New Delhi: He once raised the ire of the Australians by calling for then skipper Ricky Ponting`s head, but the indictment instantly made noted cricket writer Peter Roebuck, who committed suicide in mysterious circumstances, quite a popular figure in India.
The former player-turned-cricket writer with a considerable following in India, died last night by reportedly jumping from the sixth floor of a Cape Town hotel.
Not surprisingly, the news left the cricketing world stunned, with tributes pouring in from all quarters, including eminent Indian sports journalists.
Known for his strong opinion and fearless writing, Roebuck had once slammed the Australian players, calling them a "pack of wild dogs", for their behaviour in the controversial Sydney Test against India way back in 2008.
Australia prevailed in the high-voltage Test, best remembered for heated exchanges between the two teams, but the manner in which they achieved victory did not go down well with the Indian fans.
The 55-year-old British-born Roebuck, a former Somerset captain who was settled in Australia, took strong exception to the Aussies` "wild" behaviour.
"Ricky Ponting must be sacked as captain of the Australian cricket team," Roebuck had written in his column.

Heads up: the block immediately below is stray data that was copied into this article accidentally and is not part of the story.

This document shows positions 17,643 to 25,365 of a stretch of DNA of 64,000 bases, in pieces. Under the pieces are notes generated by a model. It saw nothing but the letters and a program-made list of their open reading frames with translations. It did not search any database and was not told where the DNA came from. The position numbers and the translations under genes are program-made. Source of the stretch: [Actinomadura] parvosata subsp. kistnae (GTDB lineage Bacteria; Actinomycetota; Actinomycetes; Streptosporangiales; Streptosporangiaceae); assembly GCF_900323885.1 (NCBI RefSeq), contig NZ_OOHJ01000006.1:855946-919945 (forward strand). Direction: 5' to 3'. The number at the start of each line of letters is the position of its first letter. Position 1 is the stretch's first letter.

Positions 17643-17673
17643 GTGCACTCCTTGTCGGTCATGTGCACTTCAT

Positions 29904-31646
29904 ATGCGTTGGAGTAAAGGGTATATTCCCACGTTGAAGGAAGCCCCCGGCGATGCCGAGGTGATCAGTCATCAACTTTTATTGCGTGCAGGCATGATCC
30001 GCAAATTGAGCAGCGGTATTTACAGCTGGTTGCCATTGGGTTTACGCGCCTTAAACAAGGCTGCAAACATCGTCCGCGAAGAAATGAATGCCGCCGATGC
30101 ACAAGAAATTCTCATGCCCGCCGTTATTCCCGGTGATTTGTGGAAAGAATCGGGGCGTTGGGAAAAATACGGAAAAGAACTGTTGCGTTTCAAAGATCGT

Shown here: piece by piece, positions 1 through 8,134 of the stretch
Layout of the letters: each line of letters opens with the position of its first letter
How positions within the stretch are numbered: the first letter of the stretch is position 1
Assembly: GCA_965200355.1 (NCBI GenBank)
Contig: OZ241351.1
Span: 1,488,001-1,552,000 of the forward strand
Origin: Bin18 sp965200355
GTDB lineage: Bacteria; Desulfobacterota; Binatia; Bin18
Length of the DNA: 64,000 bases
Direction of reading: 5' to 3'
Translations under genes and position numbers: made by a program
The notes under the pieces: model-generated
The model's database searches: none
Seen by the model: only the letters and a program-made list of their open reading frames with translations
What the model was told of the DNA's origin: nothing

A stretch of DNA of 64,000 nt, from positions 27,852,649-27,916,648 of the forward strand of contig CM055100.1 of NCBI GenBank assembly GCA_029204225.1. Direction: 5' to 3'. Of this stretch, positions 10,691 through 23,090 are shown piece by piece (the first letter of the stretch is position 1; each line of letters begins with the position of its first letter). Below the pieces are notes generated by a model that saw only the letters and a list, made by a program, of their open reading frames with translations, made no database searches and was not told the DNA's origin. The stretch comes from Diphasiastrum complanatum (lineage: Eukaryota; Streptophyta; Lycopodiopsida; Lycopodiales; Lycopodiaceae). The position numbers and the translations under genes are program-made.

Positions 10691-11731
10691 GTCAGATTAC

"In the past few days, the Australian captain has presided over a performance that dragged the game into the pits. He turned a group of professional cricketers into a pack of wild dogs," Roebuck wrote following the match that was also marred by a verbal spat between Andrew Symonds and Indian off-spinner Harbhajan Singh.
Writing further about the match that showed Australia in bad light, Roebuck said, "It was a wretched and ill-mannered display and not to be endured from any side let alone an international outfit representing a proud sporting nation.
"Make no mistake, it is not only the reputation of these cricketers that has suffered - Australia itself has been embarrassed."
In the piece, he had urged Cricket Australia to take note of such conduct.
"If Cricket Australia cares a fig for the tattered reputation of our national team in our national sport, it will not for a moment longer tolerate the sort of arrogant and abrasive conduct seen from the captain and his senior players in the past few days.
"It was the ugliest performance by an Australian side for 20 years. The only surprising part of it is that the Indians have not already packed and gone home," Roebuck had written.
The 55-year-old British national, who captained Somerset in the 1980s, was in South Africa to cover the current series between South Africa and Australia.
He had his share of controversies on the cricket field as the Englishman, after being made Somerset captain in 1985, had a fallout with his predecessor Ian Botham over the future of overseas players Vivian Richards and Joel Garner in the team.
Roebuck wrote his last column in the wake of Australia`s humiliating defeat to South Africa in the Cape Town Test in which the visitors were all out for 47 in the second innings.